- The Washington Times - Tuesday, April 16, 2002

Anti-tax advocates in Virginia vowed yesterday to defeat a proposed referendum on a tax increase to fund transportation projects and warned legislators who back the idea that they will pay a price at the ballot box.
The warnings came at the inaugural meeting of the Virginia Club for Growth, the state chapter of a national organization focused on tax relief and reining in government spending.
Organizers said turnout for the first meeting exceeded expectations, with more than 100 people crowded into two small dining rooms at the Tysons Corner Marriott. Attendees heard local and national anti-tax leaders rail against the transportation referendum, which the legislature is expected to approve this week in Richmond.
"How can [the legislature] ask us for a tax increase on roads and highways when they spend money on everything but roads and highways," said Peter Ferrara, president of the group. "What they are trying to do is turn this state into New York or Massachusetts this is a fiscally conservative state and we want to keep it that way."
Gov. Mark R. Warner, a Democrat, has amended legislation passed by the legislature earlier this year to include a transportation referendum for Northern Virginia voters. Members of the General Assembly meet tomorrow for a one-day session to vote on amended legislation, as well as attempt any overrides of bills Mr. Warner vetoed.
Delegate Robert Marshall, Manassas Republican, was the only member of the General Assembly to attend the meeting in Fairfax yesterday. He said the referendum is likely to pass on Wednesday, but he predicted voters would reject the proposal in November.
"[Sen.] John Warner and [Rep.] Tom Davis do not have any challengers this fall, and when you have a low-turnout race like this would be the conservatives have the edge," he said.
Mr. Ferrara said the event yesterday raised more than $2,000 for the Virginia Club for Growth. He said he expects the campaign to defeat the referendum to cost several hundred thousand dollars.
Grover Norquist, president of Americans for Tax Reform, told the audience a vote allowing the referendum was the same as voting for a tax increase a violation, he said, of the anti-tax pledge many Republican legislators signed.
Mr. Norquist urged voters to call their representatives to remind them what happens when the promise is broken.
"The last person who broke that pledge was [former President] George Bush and he was invited to do something different for the rest of his life," Mr. Norquist said. "People understand now that you don't break that pledge voting for the referendum is a violation of that pledge."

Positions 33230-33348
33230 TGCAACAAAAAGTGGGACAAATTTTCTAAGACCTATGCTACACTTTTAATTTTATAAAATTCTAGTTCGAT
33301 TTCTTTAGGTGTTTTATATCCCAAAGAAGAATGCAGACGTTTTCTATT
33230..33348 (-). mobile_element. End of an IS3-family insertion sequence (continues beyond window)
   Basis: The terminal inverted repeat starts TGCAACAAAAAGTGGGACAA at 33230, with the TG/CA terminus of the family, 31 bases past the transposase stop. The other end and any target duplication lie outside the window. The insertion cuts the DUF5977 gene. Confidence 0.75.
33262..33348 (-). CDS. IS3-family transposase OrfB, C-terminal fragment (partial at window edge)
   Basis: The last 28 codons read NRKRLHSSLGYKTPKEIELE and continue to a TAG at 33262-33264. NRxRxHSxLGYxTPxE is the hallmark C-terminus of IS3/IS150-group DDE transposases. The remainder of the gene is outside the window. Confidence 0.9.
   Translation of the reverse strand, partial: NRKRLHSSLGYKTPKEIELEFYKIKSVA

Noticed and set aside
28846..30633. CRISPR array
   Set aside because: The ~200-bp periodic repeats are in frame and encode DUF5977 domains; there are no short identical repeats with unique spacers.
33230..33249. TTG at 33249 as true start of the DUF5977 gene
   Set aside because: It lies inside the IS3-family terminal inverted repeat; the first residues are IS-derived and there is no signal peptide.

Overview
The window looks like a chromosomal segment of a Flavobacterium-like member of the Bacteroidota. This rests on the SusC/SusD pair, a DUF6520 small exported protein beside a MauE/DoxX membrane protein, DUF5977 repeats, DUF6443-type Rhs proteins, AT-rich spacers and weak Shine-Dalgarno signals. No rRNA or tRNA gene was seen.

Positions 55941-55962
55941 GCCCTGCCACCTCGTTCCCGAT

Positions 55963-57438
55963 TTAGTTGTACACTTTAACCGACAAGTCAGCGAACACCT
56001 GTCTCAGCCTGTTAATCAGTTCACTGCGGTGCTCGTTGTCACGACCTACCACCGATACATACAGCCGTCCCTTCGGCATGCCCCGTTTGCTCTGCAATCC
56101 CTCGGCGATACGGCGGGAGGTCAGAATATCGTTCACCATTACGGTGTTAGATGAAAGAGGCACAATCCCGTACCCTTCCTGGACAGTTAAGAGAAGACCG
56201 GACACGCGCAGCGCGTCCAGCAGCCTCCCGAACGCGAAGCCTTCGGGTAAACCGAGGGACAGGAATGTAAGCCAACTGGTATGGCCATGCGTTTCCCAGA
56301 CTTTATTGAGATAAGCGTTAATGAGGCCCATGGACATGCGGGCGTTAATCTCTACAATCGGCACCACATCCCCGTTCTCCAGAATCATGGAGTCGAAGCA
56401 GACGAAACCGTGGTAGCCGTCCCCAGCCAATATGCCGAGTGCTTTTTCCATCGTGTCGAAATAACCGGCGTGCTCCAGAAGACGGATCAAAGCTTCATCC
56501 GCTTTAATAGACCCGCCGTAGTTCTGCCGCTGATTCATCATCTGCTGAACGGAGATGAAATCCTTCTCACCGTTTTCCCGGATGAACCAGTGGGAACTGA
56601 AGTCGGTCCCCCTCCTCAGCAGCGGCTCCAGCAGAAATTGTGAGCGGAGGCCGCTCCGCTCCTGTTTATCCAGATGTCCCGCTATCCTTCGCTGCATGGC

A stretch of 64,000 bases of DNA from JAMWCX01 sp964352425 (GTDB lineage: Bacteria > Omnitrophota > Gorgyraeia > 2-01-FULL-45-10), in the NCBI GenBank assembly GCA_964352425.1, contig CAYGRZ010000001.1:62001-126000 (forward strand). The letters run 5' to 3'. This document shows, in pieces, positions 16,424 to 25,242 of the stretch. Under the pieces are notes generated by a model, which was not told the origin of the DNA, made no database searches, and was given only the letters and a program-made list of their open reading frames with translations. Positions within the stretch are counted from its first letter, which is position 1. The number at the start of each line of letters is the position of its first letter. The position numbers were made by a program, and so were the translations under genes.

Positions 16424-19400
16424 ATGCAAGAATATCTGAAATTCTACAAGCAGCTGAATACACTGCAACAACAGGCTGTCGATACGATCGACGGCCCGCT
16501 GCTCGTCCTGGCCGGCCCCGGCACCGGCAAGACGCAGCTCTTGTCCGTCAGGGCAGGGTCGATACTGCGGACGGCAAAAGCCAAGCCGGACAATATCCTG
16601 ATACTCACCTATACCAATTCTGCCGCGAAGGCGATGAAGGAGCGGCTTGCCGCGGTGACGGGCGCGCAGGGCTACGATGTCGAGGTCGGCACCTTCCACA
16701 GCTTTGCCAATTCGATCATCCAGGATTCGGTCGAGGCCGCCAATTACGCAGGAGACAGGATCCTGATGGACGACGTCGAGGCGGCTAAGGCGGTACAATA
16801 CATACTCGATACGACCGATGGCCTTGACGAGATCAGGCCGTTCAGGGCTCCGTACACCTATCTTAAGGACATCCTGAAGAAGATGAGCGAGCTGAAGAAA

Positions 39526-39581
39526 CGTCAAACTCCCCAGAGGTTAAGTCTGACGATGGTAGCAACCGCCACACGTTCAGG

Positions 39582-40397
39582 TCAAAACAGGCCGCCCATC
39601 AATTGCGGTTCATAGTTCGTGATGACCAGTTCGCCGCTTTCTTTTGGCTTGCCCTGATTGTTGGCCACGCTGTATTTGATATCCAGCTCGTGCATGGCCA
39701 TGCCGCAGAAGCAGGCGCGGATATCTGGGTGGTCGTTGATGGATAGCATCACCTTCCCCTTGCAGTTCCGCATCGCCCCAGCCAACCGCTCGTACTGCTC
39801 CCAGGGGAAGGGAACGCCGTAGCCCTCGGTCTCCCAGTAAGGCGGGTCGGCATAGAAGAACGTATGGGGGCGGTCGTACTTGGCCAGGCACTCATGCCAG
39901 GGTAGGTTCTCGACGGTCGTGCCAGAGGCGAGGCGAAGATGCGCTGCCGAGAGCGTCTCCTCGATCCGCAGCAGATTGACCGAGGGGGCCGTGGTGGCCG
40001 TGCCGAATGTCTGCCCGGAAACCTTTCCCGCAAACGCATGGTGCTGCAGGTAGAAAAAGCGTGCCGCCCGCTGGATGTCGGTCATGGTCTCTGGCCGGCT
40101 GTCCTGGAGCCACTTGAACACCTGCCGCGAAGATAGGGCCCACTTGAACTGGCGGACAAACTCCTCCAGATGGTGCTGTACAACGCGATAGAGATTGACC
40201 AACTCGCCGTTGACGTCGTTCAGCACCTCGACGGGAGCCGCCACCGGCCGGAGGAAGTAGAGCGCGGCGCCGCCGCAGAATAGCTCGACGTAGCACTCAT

Mr. Ferrara said his organization is nonpartisan, even if it at times its policies sometimes fall in line more with Republicans.
"I have said before I would support [former Democratic] Gov. [Douglas] Wilder if he wanted to run again, because he had the best rein on spending of any governor since World War II," he said.
"It's not our responsibility to support [politicians] just because they are Republican," said Stephen Moore, president of the national Club for Growth.
"We are going to come after politicians, especially Republicans, who vote for this tax increase," he said. "If you vote for a tax increase, which includes this referendum, you will find yourself with a very well-financed primary opponent."
Not all Republicans oppose the idea of a referendum, even if they are opposed to the one-half percent sales-tax increase that would take effect if the referendum passed.
"Unlike a lot of my friends here today, I have no problem with my neighbors voting on it," said Mike Thompson, president of the Thomas Jefferson Institute for Public Policy. Mr. Thompson said he is opposed, however, to raising taxes for transportation needs.
Mr. Thompson is a candidate for the seat currently held by state Sen. Warren Barry, Fairfax Republican, who is expected to resign at the end of this session to join Mr. Warner's administration. His opponent for the Republican nomination said he plans to make this issue the central theme of his campaign.
"I am going to make this election a referendum on the referendum," said Ken Cuccinelli, a lawyer from Centreville.
"As a member of the Senate, you vote for 177,000 people. But in the referendum, you vote as one. I want to fight hard against it."

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